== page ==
An update from the contempt hearings for Joe Arpaio in a federal court in Arizona. Despite the fact that Arpaio has admitted to not following the court’s order and to launching an investigation of the judge in the case, it appears he is far more likely to face civil contempt charges rather than criminal contempt.
On the broader issue of violating the court’s orders, Snow could find Arpaio and Sheridan in civil contempt of court, or he could refer them to another proceeding to determine whether the contempt was criminal.
“I don’t think there’s any question that he willfully violated a federal district court order,” said James Belanger, a Phoenix attorney who defends clients in regulatory enforcement and criminal matters in state and federal court. “I think there’s a basis for a criminal referral. I don’t know that it’s a slam dunk.”
Belanger defined civil contempt as disobeying a court order. But if there’s an order that says you shall not do something, and that order is willfully violated, that falls in the area of criminal contempt, he said.
“If a federal district court judge says you shall not do X and you willfully violate that order, that puts you in the grounds where you can be referred for prosecution for criminal contempt,” Belanger said.
The judge, Belanger said, will consider the entirety of the evidence presented to decide whether it should be referred for criminal prosecution.
The difference between civil and criminal contempt centers around intent.
“It’s kind of like a perjury charge,” said attorney Kurt Altman. “You have to show so much knowledge, so much intent, to show you willfully violated a judge’s order — and it’s a difficult standard to accomplish.”
Altman said civil contempt is more likely to be found. He said he tells friends he would rather try a murder case than a criminal-contempt case because the standard is so high: “Not to say it couldn’t happen, but these things are kind of a long shot.”
Arpaio has a history of going after judges presiding over cases involving his office:
In 2009, his investigators filed a public-records request to obtain privileged e-mails that Maricopa County Superior Court judges sent to each other. The court refused and the Arizona Court of Appeals upheld their right to do so.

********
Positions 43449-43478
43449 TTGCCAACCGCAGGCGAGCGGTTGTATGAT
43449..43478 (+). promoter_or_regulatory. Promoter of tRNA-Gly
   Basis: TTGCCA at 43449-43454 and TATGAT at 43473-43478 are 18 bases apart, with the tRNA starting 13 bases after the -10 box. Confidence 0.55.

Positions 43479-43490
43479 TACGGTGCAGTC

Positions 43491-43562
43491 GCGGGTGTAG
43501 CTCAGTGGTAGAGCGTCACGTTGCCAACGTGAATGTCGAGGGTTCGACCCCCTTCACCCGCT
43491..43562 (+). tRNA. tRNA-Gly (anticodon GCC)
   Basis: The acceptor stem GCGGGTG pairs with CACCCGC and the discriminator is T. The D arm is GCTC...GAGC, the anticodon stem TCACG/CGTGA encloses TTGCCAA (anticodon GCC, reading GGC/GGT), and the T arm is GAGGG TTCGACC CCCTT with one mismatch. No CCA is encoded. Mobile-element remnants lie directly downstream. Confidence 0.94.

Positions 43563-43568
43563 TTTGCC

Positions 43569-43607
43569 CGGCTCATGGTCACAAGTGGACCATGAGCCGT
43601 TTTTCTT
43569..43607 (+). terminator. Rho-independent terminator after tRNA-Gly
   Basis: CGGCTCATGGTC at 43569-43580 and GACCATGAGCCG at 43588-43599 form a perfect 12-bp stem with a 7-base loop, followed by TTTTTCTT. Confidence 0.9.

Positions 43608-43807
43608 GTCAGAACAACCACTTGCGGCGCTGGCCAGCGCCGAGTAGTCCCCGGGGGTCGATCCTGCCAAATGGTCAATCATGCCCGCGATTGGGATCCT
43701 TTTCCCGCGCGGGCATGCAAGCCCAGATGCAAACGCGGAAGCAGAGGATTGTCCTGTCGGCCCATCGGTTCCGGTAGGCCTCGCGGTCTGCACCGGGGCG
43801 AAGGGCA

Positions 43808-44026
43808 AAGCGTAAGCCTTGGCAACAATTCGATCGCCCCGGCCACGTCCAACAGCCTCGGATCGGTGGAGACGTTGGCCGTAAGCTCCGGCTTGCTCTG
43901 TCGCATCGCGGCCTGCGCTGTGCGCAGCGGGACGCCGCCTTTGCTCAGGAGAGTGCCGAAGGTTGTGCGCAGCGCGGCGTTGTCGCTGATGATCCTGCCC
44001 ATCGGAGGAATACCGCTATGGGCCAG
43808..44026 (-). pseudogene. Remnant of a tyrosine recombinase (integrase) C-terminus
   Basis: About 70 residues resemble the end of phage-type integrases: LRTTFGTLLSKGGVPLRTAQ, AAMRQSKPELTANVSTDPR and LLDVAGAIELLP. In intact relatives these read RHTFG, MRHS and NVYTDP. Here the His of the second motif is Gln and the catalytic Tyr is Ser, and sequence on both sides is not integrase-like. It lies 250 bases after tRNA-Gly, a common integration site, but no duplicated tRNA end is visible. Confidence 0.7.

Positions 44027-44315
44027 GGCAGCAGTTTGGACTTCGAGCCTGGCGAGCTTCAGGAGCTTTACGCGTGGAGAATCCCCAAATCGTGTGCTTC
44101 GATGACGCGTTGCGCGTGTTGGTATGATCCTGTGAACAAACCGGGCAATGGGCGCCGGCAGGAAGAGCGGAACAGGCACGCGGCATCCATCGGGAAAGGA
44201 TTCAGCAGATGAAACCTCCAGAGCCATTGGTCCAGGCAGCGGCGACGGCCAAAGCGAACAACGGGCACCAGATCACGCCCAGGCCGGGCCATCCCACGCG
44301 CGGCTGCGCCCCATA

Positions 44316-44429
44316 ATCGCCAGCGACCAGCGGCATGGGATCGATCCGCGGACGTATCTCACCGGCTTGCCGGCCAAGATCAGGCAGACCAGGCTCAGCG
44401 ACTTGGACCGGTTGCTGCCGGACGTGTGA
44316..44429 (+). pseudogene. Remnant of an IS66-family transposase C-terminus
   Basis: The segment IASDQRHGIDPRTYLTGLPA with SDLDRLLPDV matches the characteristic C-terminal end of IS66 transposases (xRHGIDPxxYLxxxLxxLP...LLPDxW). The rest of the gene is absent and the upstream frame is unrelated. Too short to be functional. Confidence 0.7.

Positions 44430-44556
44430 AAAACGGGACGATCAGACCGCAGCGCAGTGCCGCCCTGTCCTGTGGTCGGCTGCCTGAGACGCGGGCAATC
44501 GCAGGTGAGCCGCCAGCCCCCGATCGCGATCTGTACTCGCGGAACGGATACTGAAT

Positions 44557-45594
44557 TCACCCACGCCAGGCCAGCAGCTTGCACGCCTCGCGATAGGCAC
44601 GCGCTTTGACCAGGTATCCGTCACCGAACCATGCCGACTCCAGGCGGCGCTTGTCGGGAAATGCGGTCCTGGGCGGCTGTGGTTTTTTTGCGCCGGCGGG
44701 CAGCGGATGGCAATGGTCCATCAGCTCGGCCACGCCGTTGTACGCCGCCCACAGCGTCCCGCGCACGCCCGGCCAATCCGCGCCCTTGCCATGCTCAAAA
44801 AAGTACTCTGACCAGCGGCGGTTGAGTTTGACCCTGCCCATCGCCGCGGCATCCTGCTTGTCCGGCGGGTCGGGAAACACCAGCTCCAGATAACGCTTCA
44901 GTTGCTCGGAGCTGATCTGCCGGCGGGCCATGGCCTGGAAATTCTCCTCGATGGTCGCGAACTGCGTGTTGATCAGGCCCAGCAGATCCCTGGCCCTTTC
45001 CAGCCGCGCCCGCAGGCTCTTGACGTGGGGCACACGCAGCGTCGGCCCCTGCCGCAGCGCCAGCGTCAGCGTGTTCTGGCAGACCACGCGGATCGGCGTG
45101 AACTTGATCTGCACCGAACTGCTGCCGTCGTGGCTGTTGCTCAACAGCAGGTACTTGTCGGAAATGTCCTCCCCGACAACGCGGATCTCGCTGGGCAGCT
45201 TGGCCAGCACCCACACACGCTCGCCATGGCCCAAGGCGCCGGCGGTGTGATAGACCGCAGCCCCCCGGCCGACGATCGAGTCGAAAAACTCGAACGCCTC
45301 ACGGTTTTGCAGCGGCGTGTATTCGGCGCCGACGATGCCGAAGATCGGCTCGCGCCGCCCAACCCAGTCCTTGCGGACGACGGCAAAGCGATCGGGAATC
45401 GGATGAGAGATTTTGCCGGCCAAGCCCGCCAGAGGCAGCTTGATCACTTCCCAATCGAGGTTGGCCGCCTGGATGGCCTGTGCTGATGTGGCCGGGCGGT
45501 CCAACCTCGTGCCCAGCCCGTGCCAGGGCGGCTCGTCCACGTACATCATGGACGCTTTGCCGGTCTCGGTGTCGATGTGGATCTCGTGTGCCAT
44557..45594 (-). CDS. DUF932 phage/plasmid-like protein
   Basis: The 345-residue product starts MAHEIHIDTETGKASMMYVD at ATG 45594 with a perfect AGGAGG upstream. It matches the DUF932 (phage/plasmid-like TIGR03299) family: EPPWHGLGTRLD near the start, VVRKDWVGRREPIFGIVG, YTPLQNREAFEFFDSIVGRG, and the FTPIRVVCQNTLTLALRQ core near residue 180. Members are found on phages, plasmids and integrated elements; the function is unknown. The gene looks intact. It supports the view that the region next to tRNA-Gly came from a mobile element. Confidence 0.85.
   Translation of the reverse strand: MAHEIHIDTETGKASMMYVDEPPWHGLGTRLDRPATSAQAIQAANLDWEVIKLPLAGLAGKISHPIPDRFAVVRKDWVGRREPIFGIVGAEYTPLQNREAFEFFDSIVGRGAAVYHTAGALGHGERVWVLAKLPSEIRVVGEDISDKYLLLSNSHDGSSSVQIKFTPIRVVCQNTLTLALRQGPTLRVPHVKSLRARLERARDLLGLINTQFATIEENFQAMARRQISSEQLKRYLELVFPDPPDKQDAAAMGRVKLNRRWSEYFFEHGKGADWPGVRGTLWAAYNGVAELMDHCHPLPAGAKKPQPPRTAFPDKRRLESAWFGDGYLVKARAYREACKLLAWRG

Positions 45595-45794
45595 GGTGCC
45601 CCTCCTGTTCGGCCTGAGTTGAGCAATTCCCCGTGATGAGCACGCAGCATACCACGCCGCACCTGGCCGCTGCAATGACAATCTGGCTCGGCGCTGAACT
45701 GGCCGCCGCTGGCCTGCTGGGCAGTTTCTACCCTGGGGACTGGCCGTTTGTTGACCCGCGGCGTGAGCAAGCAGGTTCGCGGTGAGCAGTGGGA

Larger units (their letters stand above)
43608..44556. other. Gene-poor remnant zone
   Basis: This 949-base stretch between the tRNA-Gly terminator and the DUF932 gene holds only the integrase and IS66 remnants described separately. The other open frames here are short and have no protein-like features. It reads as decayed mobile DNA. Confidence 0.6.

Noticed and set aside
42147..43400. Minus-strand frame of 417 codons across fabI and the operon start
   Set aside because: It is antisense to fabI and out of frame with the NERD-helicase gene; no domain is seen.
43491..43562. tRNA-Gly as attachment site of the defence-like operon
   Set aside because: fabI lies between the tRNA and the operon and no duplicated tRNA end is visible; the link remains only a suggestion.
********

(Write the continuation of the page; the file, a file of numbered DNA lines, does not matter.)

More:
Later in 2009, his deputies filed misconduct complaints against four Superior Court judges. During the years-long feud between Arpaio and Thomas on one side and county supervisors and judges on the other, some judges were so concerned about being under surveillance that they held meetings in bathrooms in their courthouse chambers.
“If you oppose him, he goes out and tries to find something,” said retired Judge Kenneth Fields. Fields said his staffers were questioned in their homes late at night by Arpaio investigators after he threw out charges brought by Thomas and Arpaio against another county official and made a comment about Thomas in a meeting.
Fields and other judges were targets of a 2009 federal civil racketeering suit brought by Arpaio and Thomas that was thrown out.
Arpaio had former Judge Gary Donahoe charged with bribery because of his and Thomas’ discontent over the construction of a new county courthouse. The case against Donahoe eventually was dropped.
It did not stop there. In 2012, sheriff’s deputies tailed a Colorado State Bar official who was bringing ethics charges against Thomas. Those charges ended with Thomas’ disbarment.
These events and others were the subject of a U.S. Department of Justice investigation into potential abuse of power by Arpaio and Thomas. That probe was dropped in 2012 without charges.
I really hope this guy gets removed from office. I was strongly hoping for criminal content charges. He should be nowhere near even a tiny bit of political power.